Alley in Pisa, Italy

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I'm the owner of a new Canon 550D with a Canon 18-135mm IS lens.

While looking into the lens, I noticed what I think are two tiny dust particles (I would say smaller than 1mm) behind the first glass of the lens, that can be seen from the front and from the back, but I'm not sure if this can be noticed in the pictures. Given that I've paid some considerable money for this lens, is this something normal I can expect a new lens to have?

Apart from that (I think it might be unrelated) I also see two dots in the view finder. They are not related to this dust and, at least, I'm sure they are not visible in any pictures, but is this also something I can expect?

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Canon 18-55mm I'm assuming, I don't know of any 18-155mm. –  dpollitt Jun 14 '11 at 19:57
    
sorry for that, corrected for 18-135 –  Guillermo Jun 14 '11 at 20:02
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You may find this article reassuring theonlinephotographer.typepad.com/the_online_photographer/2011/… (scroll down to the second footnote, starting with **). –  mattdm Jun 14 '11 at 20:18
    
    
@rm999 - I vote similar but not dupe. This is more specific to new equipment and also asks about the viewfinder. –  dpollitt Jun 15 '11 at 1:51

2 Answers 2

up vote 10 down vote accepted

While I wouldn't really worry too much about dust in the lens actually effecting image quality, I would say that is still not normal, and I would probably return a brand new lens if it came with any dust inside.

Here is a good example of how bad a lens can get before image quality suffers - Dirty Lens Article

As for the dust you see through the viewfinder, that could actually be in the viewfinder - which I wouldn't worry about, or it could be farther down the lightpath - such as on the actual image sensor. If you just bought a brand new camera and it had dust on the sensor right out of the box, I would guess that it wasn't brand new and someone took it for a test drive or two prior to you purchasing it. I would return for a new camera in that case.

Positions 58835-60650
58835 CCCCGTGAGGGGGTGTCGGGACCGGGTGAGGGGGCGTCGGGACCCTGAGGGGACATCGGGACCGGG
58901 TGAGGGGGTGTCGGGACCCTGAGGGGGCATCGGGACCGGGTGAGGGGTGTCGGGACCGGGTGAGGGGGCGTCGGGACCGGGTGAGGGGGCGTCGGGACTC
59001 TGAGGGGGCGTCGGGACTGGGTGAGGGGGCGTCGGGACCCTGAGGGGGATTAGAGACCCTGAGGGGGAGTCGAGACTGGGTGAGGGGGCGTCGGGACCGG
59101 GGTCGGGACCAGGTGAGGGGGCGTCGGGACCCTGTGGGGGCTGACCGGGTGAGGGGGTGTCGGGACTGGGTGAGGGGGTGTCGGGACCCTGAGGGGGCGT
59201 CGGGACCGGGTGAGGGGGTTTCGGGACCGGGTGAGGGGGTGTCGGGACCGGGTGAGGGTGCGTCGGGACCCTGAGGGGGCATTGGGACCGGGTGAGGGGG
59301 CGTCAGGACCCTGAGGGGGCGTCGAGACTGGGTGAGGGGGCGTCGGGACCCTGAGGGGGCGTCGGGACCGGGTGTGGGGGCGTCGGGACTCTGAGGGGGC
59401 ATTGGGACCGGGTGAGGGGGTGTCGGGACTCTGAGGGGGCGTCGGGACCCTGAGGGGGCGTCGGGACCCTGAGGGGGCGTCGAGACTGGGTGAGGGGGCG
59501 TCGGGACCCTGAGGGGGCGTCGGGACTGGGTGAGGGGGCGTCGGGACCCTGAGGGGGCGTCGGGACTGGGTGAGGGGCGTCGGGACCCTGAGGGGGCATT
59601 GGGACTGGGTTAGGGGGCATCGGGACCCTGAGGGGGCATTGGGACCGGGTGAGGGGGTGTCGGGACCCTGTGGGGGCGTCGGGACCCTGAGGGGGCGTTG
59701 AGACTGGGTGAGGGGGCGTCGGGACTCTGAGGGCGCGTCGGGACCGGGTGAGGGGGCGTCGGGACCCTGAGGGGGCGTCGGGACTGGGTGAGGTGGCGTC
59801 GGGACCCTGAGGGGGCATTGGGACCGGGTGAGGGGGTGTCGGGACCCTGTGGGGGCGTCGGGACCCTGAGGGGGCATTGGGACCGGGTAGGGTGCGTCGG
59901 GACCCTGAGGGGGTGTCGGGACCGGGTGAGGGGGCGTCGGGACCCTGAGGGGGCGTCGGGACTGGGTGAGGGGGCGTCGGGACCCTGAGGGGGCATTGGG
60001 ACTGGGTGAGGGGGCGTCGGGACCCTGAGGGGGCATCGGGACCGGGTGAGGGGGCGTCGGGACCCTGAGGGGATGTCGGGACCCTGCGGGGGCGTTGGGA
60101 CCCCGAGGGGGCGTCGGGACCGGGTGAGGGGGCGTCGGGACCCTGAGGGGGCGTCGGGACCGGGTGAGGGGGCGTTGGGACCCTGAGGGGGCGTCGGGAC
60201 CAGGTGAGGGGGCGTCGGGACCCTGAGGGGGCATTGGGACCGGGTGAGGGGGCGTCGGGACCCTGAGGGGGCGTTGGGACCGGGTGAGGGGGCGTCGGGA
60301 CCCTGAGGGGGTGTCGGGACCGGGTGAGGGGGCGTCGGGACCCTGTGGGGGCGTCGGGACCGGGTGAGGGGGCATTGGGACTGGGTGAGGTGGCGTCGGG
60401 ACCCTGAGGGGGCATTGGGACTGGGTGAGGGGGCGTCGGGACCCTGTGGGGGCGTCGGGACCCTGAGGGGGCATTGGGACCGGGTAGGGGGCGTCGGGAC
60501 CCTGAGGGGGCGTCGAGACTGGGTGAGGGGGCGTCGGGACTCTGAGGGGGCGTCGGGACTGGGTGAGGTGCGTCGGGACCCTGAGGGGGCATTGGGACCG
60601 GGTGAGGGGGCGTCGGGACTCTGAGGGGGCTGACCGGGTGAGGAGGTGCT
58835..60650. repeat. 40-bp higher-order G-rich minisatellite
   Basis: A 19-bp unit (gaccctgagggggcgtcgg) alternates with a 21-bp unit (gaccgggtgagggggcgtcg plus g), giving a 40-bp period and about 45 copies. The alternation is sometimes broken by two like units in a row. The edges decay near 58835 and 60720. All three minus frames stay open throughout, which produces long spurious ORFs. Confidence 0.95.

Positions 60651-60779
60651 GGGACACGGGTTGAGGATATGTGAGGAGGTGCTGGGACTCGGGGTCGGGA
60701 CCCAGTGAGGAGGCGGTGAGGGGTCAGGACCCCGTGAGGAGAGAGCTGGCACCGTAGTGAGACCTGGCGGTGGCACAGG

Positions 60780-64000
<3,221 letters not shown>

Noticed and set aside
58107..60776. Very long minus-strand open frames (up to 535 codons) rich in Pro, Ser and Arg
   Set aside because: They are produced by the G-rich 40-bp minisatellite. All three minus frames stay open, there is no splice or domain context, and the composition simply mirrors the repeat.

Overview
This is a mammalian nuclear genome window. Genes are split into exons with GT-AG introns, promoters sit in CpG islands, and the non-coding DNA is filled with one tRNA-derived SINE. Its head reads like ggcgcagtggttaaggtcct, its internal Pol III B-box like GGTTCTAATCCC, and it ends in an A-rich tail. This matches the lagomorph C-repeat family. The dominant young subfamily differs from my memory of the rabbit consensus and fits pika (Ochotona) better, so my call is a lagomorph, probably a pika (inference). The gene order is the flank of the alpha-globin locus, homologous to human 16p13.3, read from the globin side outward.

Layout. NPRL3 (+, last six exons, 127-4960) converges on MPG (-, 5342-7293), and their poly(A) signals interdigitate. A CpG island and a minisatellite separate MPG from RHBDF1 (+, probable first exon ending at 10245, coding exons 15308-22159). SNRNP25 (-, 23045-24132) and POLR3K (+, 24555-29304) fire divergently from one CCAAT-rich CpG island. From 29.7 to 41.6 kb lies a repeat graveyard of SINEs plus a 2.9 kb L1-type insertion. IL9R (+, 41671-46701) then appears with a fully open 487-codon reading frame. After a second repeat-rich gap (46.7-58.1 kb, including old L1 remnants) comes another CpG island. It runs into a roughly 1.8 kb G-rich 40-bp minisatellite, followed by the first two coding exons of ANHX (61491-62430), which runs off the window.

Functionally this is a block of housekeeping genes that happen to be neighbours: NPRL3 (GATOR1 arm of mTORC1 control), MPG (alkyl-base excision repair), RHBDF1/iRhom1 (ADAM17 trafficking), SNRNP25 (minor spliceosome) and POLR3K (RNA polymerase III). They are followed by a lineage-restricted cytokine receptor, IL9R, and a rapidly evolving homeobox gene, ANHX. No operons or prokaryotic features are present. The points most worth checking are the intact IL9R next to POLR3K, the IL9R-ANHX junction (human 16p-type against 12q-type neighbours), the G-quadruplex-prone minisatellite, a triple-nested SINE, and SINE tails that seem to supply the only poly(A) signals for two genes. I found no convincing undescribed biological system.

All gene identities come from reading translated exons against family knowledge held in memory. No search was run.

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2  
Thanks for the article. Really interesting. Dust on your sensor though, that really sucks. Hence my comment on @Nick Miners answer. –  Vian Esterhuizen Jun 14 '11 at 20:07
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Great find on that article! I often have to talk my students into the idea that schmutz on the lens isn't nearly as detrimental as they may think... The article makes the point in a visual way that I can't be bothered to do myself. :-) Thanks! –  Jay Lance Photography Jun 14 '11 at 20:39
    
Great article, thanks for sharing! –  RiddlerDev Jun 15 '11 at 14:00

Zoom lenses are prone to 'inhale' dust, simply by the act of zooming. Dust is only an issue when it's close to the focal plane of the lens (i.e. the sensor), so the specks you can see on the front element are not going to affect your shots. It's entirely up to you whether you take it back - you don't need a reason to return an item (assuming you're in the UK) if it's in its original condition. Just take it back and buy another.

The dots you can see in the viewfinder are probably on the mirror or the upper surface - this would explain why they are not apparent in your pictures. It's generally good practice to keep your internals clean, so use an air blower to get rid of these.

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Be careful with an air blower. I bent the curtains on me 30D with one. Had to send it for repairs. –  Vian Esterhuizen Jun 14 '11 at 19:59
    
True - do use with care, but if you're cleaning the mirror or the viewfinder prism, with the mirror down, the shutter isn't exposed. –  Nick Miners Jun 14 '11 at 20:01

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